I did not hold any emotion for this boy that was stronger than slight unease and embarrassment. I admit that, though it isn't something of which I feel particularly proudly. I prefer to think that I generally have compassion for the other people I meet, trying to put myself in their metaphoric shoes before judging too harshly. I can put myself in the dead boy's ragged, off-brand sneakers and know that he was just trying with all his might to ascend beyond his limited physical and fiscal means to grab a slice of that ephemeral popularity. He had some friends, the generic social pariahs. However, even they seemed to have a sense that he was the weakest of their herd and that their friendship with him could end the moment that someone a rung higher on the ladder of childhood popularity pointed a finger at the boy. He could be sacrificed and they would distance themselves until the tittered attack abated out of boredom. When the boy described the events, he would state how he and his friends vanquished his opponents with a barrage of words and fists. The story would ferment in his mind, feeding into his own lacking sense of self-satisfaction.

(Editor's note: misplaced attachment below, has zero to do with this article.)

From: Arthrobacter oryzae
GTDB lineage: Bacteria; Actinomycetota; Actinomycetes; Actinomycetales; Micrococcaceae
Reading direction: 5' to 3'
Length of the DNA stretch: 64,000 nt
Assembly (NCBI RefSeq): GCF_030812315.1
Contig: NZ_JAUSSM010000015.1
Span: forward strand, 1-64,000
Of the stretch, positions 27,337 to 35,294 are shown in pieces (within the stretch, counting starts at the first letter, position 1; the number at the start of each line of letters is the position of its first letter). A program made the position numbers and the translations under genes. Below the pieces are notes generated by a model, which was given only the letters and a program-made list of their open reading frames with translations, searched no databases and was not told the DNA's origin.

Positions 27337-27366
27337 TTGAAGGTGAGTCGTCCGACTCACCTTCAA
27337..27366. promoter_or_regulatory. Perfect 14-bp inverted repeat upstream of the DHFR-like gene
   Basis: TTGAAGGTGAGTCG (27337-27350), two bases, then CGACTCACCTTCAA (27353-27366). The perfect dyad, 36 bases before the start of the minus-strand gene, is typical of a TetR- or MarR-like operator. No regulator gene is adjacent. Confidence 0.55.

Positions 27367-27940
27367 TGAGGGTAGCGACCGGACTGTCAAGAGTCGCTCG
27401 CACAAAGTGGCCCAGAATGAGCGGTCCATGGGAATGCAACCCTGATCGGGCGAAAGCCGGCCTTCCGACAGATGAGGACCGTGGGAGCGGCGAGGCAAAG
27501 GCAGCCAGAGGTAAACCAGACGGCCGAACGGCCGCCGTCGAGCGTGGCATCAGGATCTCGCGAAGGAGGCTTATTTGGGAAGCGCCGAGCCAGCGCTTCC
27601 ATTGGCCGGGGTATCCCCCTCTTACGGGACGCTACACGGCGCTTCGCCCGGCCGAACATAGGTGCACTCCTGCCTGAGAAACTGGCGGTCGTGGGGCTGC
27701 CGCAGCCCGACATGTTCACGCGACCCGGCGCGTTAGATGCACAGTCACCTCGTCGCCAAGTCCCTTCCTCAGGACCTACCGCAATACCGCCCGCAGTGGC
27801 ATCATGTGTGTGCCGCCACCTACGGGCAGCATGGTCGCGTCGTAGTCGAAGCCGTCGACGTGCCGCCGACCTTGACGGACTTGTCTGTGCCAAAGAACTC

Only once did I see him do anything genuine, and that was only after wading through the obvious fabrications in which he clothed himself (obvious fabrications looking a lot like a purple sweatsuit purchased from Salvation Army that was unironically emblazoned with an eighties pop culture icon). I was doing a considerably poor job of directing a play in my high school and this boy was cast as a zombie. Needless to say, I had not done the casting, but did the best with what I had. It wasn't a great part for an actor, but has a galumphing member of the recently revived, he made a lot of sense. The opening night of the show, which may have also been the closing night of the show, strangers in the audience applauded his performance without reservation. They had assumed that this was all a very good act. In retrospect, they may have been onto something, though the acting was a great deal more longitudinal than they could ever know. He took this applause and, after the play, was just silently happy that people appreciated him. No bragging about how he had originated the role of Romeo in Shakespeare. Nothing about being the grandson of Denzel Washington or cousin of Brad Pitt. He just took the praise.

It does not make for the best eulogy, but we work with what we have.


Student teaching went well, in as much as a two-hour delay on the last day of the semester can. None of the students I met today, with the exception of the one English course my supervising teacher actually teaches, will be there when normal classes begin again. This won't be for a week owing to Regents testing and midterm exams, at which point she expects me to begin teaching her tenth grade English class Steinbeck's novella "The Pearl."